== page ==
More Resources for Teaching About #Ferguson

I’m sharing a few resources related to teaching about Ferguson in the classroom. Some of them have additional links within.

From The Root:
Do’s and Don’ts for Teaching About Ferguson

“Process it yourself first, ask students what they want to know and by all means, don’t make the lesson colorblind. Find out these and more tips for classroom discussions about Michael Brown’s death…”

From Teaching for Change:
Teaching About Ferguson

In light of the grand jury decisions in Ferguson and Staten Island, we share this collection of teaching ideas and resources, originally published in August of 2014.”

From Teaching Tolerance:
Teaching About Ferguson: Race and Racism in The United States.

“The deaths of Michael Brown in Ferguson, Eric Garner in New York City and Tamir Rice in Cleveland—along with the grand jury decisions in the earlier two cases—have caused waves of nationwide protest and appeals for stronger protections against police brutality. These events have also caused educators to seek resources on how to address these subjects in the classroom. These Teaching Tolerance resources can help spur much-needed discussion around implicit bias and systemic racism, but they can also empower your students to enact the changes that will create a more just society.”

From The Atlantic:
How to Teach Kids About What’s Happening in Ferguson

“A crowdsourced syllabus about race, African American history, civil rights, and policing”

From District of Columbia Public Schools:
Preparing to Discuss Michael Brown in the Classroom

“Recent events in Ferguson, Missouri involving the shooting of 18-year-old Michael Brown have prompted a
broad range of emotions across the United States. As some are reminded of the shootings of Trayvon
Martin and Jordan Davis, and others harken back to the tragic death of Emmett Till in 1955, social protests
in Ferguson, Missouri have attracted national and international attention…these events are teachable moments in
classrooms across the District of Columbia Public Schools.”

From The Huffington Post:
Lessons for White Teachers Who Are Teaching About Ferguson

“White teachers, imagine how angry and frustrated you feel when you are mistreated, or think you are being mistreated, by people in authority. Imagine how you would feel if people with guns, people with no connection to you or your community, made life or death decisions for you, your friends, your family – all of the time. Imagine how you would feel if those people with guns shot and killed young men who you knew. Imagine if you were worried for your brother or son. I think then white teachers will start to have some sense of what it means to be black in America in the Age of Ferguson.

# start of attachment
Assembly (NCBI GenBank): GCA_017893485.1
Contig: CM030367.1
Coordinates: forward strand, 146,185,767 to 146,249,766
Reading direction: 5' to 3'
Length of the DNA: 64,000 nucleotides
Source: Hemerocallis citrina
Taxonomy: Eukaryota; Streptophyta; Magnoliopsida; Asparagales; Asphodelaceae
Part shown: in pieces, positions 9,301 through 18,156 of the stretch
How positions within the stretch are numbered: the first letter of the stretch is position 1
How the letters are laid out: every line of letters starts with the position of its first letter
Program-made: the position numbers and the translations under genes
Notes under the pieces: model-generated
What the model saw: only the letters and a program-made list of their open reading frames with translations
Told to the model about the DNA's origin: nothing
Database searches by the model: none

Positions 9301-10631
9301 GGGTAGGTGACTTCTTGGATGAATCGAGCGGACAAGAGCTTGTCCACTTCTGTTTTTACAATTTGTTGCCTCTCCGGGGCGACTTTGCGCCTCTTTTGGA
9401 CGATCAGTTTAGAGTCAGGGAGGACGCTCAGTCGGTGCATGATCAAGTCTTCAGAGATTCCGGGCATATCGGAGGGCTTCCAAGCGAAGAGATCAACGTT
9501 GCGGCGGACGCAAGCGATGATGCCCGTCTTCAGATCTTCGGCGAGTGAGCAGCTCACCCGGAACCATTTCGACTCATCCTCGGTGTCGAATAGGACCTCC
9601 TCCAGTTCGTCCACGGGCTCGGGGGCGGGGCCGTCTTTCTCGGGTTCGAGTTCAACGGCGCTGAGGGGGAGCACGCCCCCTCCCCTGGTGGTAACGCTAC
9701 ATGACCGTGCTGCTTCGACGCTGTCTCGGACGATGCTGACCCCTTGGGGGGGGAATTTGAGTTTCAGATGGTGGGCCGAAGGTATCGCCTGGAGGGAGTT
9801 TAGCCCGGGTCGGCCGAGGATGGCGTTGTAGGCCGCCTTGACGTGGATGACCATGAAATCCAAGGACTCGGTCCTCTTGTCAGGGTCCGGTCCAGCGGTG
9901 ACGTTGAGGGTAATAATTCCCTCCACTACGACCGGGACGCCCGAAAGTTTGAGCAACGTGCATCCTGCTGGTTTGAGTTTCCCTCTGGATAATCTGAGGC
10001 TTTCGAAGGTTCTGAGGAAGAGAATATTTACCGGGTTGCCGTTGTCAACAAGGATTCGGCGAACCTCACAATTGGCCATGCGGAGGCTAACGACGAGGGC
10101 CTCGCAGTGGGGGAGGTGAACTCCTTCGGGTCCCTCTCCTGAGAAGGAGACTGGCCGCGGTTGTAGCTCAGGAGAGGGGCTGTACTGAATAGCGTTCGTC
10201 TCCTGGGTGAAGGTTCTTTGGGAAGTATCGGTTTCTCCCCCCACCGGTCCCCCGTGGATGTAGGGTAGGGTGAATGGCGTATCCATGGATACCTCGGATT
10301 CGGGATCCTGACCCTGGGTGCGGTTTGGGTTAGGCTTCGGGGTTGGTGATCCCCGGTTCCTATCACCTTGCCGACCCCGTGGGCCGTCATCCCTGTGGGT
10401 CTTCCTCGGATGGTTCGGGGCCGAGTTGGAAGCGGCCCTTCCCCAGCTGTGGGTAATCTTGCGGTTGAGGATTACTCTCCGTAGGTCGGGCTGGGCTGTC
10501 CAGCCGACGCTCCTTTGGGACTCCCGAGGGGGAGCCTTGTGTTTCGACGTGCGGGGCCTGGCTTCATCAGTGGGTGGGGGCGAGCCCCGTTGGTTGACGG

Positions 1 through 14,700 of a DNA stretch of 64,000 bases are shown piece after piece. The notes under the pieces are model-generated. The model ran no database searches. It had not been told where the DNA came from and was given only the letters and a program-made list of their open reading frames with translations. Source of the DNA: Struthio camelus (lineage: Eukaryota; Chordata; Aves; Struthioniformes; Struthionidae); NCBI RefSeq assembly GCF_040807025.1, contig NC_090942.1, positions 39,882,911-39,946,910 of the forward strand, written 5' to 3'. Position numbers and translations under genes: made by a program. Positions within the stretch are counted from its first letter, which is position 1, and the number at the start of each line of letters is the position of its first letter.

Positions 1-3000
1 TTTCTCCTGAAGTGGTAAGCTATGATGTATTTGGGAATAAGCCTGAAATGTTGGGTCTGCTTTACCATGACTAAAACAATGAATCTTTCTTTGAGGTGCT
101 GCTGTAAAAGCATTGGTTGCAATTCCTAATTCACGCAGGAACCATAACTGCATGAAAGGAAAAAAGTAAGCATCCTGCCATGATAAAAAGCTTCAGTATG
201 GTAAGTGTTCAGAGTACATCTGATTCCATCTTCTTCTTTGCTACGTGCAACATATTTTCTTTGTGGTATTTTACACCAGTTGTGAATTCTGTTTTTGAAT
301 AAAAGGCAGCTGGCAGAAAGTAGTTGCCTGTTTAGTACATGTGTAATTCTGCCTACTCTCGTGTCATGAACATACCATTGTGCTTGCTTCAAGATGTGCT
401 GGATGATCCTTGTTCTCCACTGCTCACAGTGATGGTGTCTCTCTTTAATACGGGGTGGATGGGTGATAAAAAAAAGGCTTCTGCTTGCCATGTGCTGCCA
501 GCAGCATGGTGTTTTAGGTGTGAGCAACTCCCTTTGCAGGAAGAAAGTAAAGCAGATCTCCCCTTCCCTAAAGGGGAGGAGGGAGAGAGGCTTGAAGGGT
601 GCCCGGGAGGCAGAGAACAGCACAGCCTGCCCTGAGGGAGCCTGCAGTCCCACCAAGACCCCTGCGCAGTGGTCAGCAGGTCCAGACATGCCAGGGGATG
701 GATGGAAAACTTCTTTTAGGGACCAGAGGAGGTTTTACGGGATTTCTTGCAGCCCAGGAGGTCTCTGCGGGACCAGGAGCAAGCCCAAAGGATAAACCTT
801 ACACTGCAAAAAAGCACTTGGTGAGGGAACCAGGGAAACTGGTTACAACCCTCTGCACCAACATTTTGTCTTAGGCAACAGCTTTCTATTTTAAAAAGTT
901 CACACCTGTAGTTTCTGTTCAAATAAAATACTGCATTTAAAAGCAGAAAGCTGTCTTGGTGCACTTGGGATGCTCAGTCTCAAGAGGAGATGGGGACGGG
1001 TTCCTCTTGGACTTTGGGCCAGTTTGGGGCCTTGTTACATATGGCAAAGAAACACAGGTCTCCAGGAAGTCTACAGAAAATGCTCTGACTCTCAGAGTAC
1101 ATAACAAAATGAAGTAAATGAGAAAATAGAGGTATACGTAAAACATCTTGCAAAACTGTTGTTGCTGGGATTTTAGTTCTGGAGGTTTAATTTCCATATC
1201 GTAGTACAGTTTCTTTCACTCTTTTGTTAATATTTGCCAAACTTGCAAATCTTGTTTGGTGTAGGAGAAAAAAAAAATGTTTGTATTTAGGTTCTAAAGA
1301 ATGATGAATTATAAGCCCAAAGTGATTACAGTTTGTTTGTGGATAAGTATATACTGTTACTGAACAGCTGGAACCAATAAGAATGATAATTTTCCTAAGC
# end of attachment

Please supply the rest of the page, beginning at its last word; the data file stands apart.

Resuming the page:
Maybe we all need to close our eyes and listen.”

From PBS Newshour:
How to Talk to Students About Ferguson

“I watched the unrest in Ferguson unfold while preparing for the start of a new academic year and began to think about the various ways I could talk about the crisis with my students. That’s how #FergusonSyllabus was born.

As I shared more resources, I found that educators from the early childhood level to those who work with adult learners were all searching for material to use to make a tragic moment more meaningful. As in any online conversation, detractors emerged to argue that it is too difficult, too controversial, or too hasty to talk about Ferguson with students. I remain firm that with some preparation and thoughtfulness, you can effectively help students answer their questions and address their fears associated with Ferguson. A collection of teacher-recommended materials and teaching strategies are gathered in this collaborative online document. Here are some tips:…”

There is also google document that contains several more links that include a summary of the link, how, and why it can be used, and the twitter handle of the person or group who shared the resource.

Although it seems some information was deleted by someone who may not have wanted this document to exist, it is still operational and available for use in the classroom and beyond.

Please feel free to share any other resources you may have with me.


From Aspiring Humanitarian, Relando Thompkins, MSW, LLMSW



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I'm a Social Justice Educator and Aspiring Humanitarian who is interested in conflict resolution, improving intergroup relations, and building more equitable and inclusive communities. "Notes from an Aspiring Humanitarian" is my blog, where I write about issues of diversity, inclusion, equity, and social justice. By exploring social identities through written word, film & video, and other forms of media, I hope to continue to expand and enrich conversations about social issues that face our society, and to find ways to take social action while encouraging others to do so as well in their own ways.

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